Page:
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Steven Van Zandt: ‘The people always lose’ in football-team politics

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Steven Van Zandt says Republican and Democratic lawmakers alike have a “football-team mentality,” caring more about victory for their party than for their constituents. 

“I tend to personally judge issue by issue rather than sort of endorsing this football-team mentality that we fall into in this country, where it’s all about the team,” Van Zandt told ITK in an interview Tuesday. “You’re either on the Republican team or the Democratic team, and all that matters is that your team wins. Judging by history, regardless of which team wins, the people always lose.”

{mosads}Politicians, the DJ and E Street Band guitarist said, “have more regard” for their own successes than for helping Americans.

“The civilians out there — the hard-working people everybody’s so concerned with — never quite see the progress that we should be seeing because of compromises made so the football team can stay in office,” the 66-year-old Rock and Roll Hall of Famer added.

Van Zandt will be close to the heart of the political world this weekend to headline the Rock and Roll for Children Foundation’s annual benefit concert at The Fillmore in Silver Spring, Md. Tickets are still available for the Saturday event, which raises money for The Children’s Inn at the National Institutes of Health.

Van Zandt, who praised the organization for doing “good work” with money going “to the right place,” said attendees will also get an exclusive listen to songs from his upcoming album, due out this fall.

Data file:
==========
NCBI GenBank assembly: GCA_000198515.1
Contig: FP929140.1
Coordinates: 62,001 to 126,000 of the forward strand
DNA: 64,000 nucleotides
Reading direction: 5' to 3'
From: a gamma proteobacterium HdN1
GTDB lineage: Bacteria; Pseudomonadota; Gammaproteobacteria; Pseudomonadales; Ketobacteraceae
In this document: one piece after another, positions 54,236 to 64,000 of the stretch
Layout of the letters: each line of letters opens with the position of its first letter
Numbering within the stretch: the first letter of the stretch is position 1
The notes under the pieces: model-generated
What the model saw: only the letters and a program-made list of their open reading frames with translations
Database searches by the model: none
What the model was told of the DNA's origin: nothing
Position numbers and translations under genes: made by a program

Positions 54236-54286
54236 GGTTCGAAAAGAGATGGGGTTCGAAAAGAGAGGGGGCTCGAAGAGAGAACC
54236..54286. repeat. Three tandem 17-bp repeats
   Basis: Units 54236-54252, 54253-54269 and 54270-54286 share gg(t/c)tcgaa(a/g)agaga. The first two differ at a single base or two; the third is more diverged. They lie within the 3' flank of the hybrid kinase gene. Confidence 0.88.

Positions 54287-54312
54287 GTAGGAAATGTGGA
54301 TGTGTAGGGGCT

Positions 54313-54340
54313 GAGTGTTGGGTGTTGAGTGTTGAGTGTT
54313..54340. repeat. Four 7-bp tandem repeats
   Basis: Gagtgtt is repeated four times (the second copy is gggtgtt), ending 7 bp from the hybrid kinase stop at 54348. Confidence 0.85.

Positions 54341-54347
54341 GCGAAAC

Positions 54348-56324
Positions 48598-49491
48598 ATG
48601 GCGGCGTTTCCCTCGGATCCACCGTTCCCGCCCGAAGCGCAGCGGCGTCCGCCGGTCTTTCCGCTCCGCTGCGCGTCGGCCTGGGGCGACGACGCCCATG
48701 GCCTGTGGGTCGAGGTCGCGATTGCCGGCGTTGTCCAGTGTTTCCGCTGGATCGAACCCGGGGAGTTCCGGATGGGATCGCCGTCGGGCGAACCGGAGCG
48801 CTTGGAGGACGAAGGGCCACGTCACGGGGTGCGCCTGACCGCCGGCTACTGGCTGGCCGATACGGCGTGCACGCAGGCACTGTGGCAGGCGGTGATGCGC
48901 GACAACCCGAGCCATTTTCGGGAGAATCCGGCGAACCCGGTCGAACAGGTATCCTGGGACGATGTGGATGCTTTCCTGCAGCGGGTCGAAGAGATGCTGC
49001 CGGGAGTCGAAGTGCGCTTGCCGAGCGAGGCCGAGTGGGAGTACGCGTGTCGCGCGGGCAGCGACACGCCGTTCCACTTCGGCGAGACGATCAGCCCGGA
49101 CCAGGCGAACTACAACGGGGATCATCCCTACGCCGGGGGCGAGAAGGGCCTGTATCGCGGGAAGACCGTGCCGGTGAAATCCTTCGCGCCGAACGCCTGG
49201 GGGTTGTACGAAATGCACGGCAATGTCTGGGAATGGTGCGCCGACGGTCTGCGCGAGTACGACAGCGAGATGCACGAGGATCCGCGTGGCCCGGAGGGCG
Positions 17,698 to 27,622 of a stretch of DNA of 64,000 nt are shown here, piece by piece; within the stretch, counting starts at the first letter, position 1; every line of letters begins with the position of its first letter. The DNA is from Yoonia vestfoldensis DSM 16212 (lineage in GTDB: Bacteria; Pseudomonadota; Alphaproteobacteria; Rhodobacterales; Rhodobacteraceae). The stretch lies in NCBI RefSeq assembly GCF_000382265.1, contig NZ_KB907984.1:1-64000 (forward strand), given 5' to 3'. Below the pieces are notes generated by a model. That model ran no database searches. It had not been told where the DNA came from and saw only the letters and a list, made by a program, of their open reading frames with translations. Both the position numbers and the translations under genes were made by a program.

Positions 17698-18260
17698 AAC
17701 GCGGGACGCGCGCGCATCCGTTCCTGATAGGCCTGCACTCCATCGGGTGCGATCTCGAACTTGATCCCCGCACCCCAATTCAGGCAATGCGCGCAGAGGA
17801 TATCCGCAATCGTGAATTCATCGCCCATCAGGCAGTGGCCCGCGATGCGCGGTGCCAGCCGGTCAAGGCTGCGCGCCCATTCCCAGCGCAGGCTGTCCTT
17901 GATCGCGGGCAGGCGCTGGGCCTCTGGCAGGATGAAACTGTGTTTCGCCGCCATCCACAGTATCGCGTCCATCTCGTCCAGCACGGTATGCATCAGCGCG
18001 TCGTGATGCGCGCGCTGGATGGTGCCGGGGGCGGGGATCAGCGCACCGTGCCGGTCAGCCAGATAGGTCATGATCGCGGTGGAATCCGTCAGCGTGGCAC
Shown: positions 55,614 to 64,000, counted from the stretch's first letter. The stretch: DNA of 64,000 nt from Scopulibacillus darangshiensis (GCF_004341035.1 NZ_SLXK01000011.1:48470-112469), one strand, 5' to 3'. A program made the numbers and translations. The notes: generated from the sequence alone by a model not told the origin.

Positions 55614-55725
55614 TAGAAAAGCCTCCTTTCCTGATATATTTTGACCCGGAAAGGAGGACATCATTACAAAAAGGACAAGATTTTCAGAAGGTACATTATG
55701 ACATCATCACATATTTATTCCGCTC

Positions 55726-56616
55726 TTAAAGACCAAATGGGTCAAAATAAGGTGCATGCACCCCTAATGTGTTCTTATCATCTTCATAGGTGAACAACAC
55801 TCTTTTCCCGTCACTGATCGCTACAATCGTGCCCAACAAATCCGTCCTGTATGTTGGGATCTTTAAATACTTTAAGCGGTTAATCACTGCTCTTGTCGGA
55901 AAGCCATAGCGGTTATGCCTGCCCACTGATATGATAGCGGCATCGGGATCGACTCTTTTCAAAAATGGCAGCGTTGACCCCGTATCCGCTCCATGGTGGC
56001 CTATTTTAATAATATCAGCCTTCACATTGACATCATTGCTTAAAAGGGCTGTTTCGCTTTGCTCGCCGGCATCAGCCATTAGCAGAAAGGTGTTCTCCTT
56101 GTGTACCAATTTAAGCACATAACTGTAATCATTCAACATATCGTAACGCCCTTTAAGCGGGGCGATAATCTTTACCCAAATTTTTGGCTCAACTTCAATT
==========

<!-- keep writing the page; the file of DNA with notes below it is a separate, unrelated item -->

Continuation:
Asked if a visit to the Washington area gets the songwriting juices flowing, Van Zandt replied with a big laugh, “If it doesn’t now, it never will!”

“I was 100 percent political in the ’80s — the first time around, let’s call it, my first life as an artist,” said Van Zandt, who protested apartheid in South Africa with his 1985 “Sun City” album. “I did five political albums. That was my thing.”

The former “Sopranos” star says he feels a little differently about President Trump than most people do.

“I see problems inherent in the Republican Party that, unfortunately, I think make the Republican Party problematic, instead of the positive second party that they should be where we can have really important, reasoned discussions about very important topics such as healthcare, economics and you name it,” he said.

Instead, Americans are “distracted” by two elements of the GOP’s platform that render Van Zandt unable to have a rational discussion, he said.

One of those issues is the environment: “I’ll never understand why people somehow support pollution. It’s completely irrational, and I don’t get it. Somewhere along the line, they bought into this fiction that one has to choose between the environment and business, which is just a complete falsehood and absurd.”

The other element is equality, which Van Zandt said is a “completely un-American, anti-American part of their platform that says women are not equal and gay people are not equal.

“It’s those two elements of the Republican Party that I think keep the party from being the important second voice it should be in our discourse. I think Donald Trump inherited that and now has to deal with those things, regardless of how he may personally feel.”

When asked why Van Zandt doesn’t then embrace the Democratic Party, he replied, “I’ve always been very socially independent. I’ve never been wildly enthusiastic about either party, to be honest.

“I talked about these things in great detail in the ’80s and, unfortunately, nothing’s changed.”

Saying he recently read some excerpts from some of George Washington’s presidential speeches, Van Zandt noted: “He was actually talking about the same thing. He said, watch out for those political parties — it’s not going to go well.”

“Ol’ George was on to something there!” he added with a laugh.

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